decided: January 7, 1971.
Appeal from order of Court of Common Pleas, Criminal Division, of Allegheny County, Nov. T., 1962, No. 62, in case of Commonwealth of Pennsylvania v. Charles Enty.
John J. Dean, Assistant Public Defender, and George H. Ross, Public Defender, for appellant.
Carol Mary Los and Robert L. Campbell, Assistant District Attorneys, and Robert W. Duggan, District Attorney, for Commonwealth, appellee.
Bell, C. J., Jones, Cohen, Eagen, O'Brien, Roberts and Pomeroy, JJ. Opinion by Mr. Chief Justice Bell. Mr. Justice Cohen took no part in the decision of this case.
[ 442 Pa. Page 39]
Charles Enty was indicted for the murder of a man in the course of a dispute over a card game. The killing
[ 442 Pa. Page 40]
took place in the presence of numerous witnesses. Charles Enty admitted firing the fatal shot and the Commonwealth clearly proved beyond a reasonable doubt, defendant's guilt.
The case came up for trial on April 23, 1963. A jury was impaneled and defendant was represented by private counsel, Byrd R. Brown, a member of the Bar with extensive experience in the trial of criminal cases. Defendant then pleaded guilty and was thereafter adjudged by the trial Court guilty of murder in the second degree. He was sentenced to imprisonment for a term of ten to twenty years and is presently serving that sentence.
Defendant now appeals from the denial of relief which he sought at the hearing of his Post Conviction Hearing Act petition, at which he was again represented by counsel. The sole issue which defendant-appellant raises is whether his plea of guilty at the time of trial was voluntarily and understandingly made. The test for the voluntariness of a plea of guilty has been iterated numerous times, although at times in slightly different language, and may be thus stated: To be Constitutionally valid, a plea of guilty must have been voluntarily, knowingly and intelligently made by defendant, i.e., with an understanding of the nature of the charges against him, his right to a jury trial and an awareness of the consequences of his plea. Commonwealth v. Roundtree, 440 Pa. 199, 269 A.2d 709; Commonwealth v. Cottrell, 433 Pa. 177, 249 A.2d 294; Commonwealth ex rel. Barnosky v. Maroney, 414 Pa. 161, 199 A.2d 424; Commonwealth ex rel. West v. Rundle, 428 Pa. 102, 237 A.2d 196; Boykin v. Alabama, 395 U.S. 238, 242.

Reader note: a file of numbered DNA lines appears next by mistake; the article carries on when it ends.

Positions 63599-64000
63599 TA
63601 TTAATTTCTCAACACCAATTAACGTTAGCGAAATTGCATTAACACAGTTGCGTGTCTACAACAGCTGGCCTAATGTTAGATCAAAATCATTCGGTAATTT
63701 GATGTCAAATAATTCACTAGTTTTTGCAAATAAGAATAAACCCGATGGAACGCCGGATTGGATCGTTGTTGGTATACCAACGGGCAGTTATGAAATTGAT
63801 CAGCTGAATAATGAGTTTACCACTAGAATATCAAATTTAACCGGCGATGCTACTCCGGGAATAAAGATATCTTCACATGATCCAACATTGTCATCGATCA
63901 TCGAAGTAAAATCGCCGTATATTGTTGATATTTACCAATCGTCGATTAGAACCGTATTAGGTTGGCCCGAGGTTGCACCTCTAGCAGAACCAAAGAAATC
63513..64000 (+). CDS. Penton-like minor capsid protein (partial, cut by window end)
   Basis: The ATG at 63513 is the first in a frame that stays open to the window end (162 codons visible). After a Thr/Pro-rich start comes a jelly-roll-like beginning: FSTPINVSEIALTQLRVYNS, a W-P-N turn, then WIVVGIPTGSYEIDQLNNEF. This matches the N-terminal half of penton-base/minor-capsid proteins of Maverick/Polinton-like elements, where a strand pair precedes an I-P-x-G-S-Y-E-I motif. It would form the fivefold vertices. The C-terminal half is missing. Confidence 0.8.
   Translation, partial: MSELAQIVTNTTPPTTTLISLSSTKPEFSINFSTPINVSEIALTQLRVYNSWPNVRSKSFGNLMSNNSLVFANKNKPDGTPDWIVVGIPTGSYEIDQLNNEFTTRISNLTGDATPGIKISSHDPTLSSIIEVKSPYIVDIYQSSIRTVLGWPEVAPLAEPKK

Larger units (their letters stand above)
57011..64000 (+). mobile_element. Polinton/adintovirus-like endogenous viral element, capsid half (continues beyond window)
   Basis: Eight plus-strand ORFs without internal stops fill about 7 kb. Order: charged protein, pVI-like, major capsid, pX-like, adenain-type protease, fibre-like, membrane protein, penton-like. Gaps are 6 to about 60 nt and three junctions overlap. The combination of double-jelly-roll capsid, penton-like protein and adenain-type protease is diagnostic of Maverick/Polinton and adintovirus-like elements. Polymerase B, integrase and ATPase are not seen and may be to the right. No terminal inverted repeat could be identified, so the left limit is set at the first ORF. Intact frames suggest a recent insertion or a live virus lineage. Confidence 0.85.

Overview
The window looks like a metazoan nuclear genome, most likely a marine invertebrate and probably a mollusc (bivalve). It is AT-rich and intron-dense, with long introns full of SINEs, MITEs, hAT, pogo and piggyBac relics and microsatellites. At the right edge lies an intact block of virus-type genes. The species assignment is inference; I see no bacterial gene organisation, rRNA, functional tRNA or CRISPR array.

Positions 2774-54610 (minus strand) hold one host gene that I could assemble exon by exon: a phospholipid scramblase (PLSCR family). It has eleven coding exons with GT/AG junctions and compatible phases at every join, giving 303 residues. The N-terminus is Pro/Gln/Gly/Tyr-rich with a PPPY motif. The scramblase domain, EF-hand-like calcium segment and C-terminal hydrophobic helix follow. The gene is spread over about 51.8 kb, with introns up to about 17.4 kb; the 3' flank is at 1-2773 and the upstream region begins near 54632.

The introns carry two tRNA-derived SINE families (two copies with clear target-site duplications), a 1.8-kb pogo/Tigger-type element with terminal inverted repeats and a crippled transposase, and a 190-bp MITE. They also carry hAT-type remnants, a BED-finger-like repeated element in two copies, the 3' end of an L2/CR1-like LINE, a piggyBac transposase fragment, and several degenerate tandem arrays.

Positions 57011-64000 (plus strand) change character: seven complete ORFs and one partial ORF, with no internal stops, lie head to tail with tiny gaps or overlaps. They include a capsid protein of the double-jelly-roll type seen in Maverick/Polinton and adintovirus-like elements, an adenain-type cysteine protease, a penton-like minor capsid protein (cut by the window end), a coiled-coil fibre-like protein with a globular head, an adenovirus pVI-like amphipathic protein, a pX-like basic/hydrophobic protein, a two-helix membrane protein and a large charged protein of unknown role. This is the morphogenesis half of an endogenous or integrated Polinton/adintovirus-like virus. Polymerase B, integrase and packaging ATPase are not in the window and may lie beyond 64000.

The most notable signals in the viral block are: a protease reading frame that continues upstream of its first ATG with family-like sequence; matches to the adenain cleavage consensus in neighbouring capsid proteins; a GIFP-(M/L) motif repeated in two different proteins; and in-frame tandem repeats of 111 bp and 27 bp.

We have carefully reviewed the record and we are convinced that the appellant's guilty plea was voluntarily, knowingly and intelligently made.
[ 442 Pa. Page 41]
Defendant-appellant further alleges that his counsel did not discuss with him the possibility of entering a guilty plea until they entered the courtroom and, therefore, he could not have voluntarily and understandingly entered his guilty plea. The burden of proving that his (1963) plea was not voluntarily, knowingly and intelligently made was upon the defendant-appellant. Commonwealth v. Knowles, 440 Pa. 84, 269 A.2d 739; Commonwealth v. McBride, 440 Pa. 81, 269 A.2d 737; Commonwealth ex rel. West v. Rundle, 428 Pa., supra. His counsel, Byrd R. Brown, testified at the Post Conviction Hearing Act hearing that he discussed with the defendant the question of entering a guilty plea and the various alternatives prior to the time of trial. Obviously, this raised a question of credibility and the P.C.H.A. hearing Judge chose to believe (as was his discretionary right) the testimony given by Mr. Brown. Commonwealth v. Holl, 434 Pa. 312, 254 A.2d 11.
We find no merit whatever in this appeal.
* : On April 19, 1971, the Supreme Court of the United States denied a petition for a writ of certiorari.
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